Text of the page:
The main focus of the FSI is to build a world filled with independent, efficient, effective and accountable small charities with the belief, passion and capacity to achieve their objectives.
The relationship between civil society and the state is a measure of the political and social health of the UK. Is it flourishing? Does it have the support and space to grow? Does the Government respond to the concerns raised by civil society and the organisations that represent it?
Small charities are the grassroots of civil society. Over the last nine years civil society organisations, have been hit by the financial recession, increasing demand for services, static income revenues, increased workload due to static staff resource, the transition between grant funding and commissioned contracts (in some cases payment by result) and importantly the changing structure of the environment they work in.
Cuts in funding have created an ‘outsourcing boom’ with commissioners wanting more “bang for their buck”. This has made the marketplace that small charities work in almost unrecognisable and increasingly small charities are competing for funding with both larger charities and large corporate private sector entities.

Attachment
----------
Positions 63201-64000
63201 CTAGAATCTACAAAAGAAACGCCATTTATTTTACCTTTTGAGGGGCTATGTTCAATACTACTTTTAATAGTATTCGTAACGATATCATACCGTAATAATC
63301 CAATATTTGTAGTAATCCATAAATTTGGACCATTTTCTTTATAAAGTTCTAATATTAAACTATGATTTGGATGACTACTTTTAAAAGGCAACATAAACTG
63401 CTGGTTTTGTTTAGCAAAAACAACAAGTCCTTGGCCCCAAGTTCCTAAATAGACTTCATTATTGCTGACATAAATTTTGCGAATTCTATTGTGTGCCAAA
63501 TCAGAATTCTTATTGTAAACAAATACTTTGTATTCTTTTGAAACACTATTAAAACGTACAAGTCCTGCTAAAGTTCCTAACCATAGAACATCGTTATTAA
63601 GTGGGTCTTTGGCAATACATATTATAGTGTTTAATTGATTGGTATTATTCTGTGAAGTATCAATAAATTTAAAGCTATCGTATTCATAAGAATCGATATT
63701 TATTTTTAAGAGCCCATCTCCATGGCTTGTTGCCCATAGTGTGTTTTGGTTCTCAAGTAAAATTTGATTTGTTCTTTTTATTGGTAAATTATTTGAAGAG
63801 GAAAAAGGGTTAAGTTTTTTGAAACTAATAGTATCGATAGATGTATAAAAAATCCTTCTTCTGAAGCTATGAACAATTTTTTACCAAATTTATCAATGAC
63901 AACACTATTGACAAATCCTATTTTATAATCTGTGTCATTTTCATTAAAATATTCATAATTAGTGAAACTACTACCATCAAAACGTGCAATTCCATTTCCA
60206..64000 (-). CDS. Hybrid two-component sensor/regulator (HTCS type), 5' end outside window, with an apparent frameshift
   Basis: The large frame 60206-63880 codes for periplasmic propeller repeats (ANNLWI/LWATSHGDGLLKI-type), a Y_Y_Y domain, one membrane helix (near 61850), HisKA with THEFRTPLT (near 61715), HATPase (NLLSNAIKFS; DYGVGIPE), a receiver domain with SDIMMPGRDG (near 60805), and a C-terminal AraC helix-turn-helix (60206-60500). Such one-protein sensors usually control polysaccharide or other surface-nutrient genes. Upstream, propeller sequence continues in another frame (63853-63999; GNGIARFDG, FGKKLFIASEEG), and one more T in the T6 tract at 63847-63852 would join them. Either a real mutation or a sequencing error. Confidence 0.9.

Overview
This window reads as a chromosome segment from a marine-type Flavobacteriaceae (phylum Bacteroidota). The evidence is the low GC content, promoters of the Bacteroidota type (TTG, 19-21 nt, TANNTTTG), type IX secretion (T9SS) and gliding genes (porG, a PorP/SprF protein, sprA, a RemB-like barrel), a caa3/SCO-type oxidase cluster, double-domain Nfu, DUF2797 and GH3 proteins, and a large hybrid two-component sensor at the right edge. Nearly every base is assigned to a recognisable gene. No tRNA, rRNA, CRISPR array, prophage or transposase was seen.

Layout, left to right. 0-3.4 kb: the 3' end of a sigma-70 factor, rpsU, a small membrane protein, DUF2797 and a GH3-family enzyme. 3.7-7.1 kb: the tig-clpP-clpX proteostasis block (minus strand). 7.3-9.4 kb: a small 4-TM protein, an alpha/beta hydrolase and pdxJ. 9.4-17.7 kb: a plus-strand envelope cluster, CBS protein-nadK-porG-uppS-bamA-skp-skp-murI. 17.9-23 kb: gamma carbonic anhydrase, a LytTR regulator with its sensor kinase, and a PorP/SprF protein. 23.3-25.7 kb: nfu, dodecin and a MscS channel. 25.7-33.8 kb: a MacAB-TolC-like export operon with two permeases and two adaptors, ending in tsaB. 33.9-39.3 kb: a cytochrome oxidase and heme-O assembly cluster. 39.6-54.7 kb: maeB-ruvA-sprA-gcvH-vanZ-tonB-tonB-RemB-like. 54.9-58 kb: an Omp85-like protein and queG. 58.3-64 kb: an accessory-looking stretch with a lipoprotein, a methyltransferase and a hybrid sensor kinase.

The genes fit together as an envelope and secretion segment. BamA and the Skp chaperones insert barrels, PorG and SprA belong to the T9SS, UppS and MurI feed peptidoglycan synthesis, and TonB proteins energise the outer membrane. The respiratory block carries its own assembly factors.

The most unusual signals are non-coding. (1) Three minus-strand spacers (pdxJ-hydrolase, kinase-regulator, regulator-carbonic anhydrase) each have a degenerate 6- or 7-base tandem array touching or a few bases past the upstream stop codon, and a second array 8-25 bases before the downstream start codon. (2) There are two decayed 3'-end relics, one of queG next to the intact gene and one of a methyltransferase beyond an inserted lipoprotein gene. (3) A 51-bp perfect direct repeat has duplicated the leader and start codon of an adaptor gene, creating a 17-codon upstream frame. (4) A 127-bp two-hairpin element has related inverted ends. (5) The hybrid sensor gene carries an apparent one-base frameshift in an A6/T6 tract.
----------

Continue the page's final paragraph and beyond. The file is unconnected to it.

The critical question for small charities and their future is how they build strong, resilient and sustainable organisations that are able to manage complex relationships with the public sector, the private sector and other civil society organisations. A key factor in the small charity sector’s ability to deliver services to those in society who are the most vulnerable will be their ability to act autonomously in the best interests of those they seek to serve.
To find out how the FSI will support small charities to be sustainable read out Trustee Strategy below.
CEO Foundation for Social Improvement
Trustee Strategy to 2020 (Revised 2016)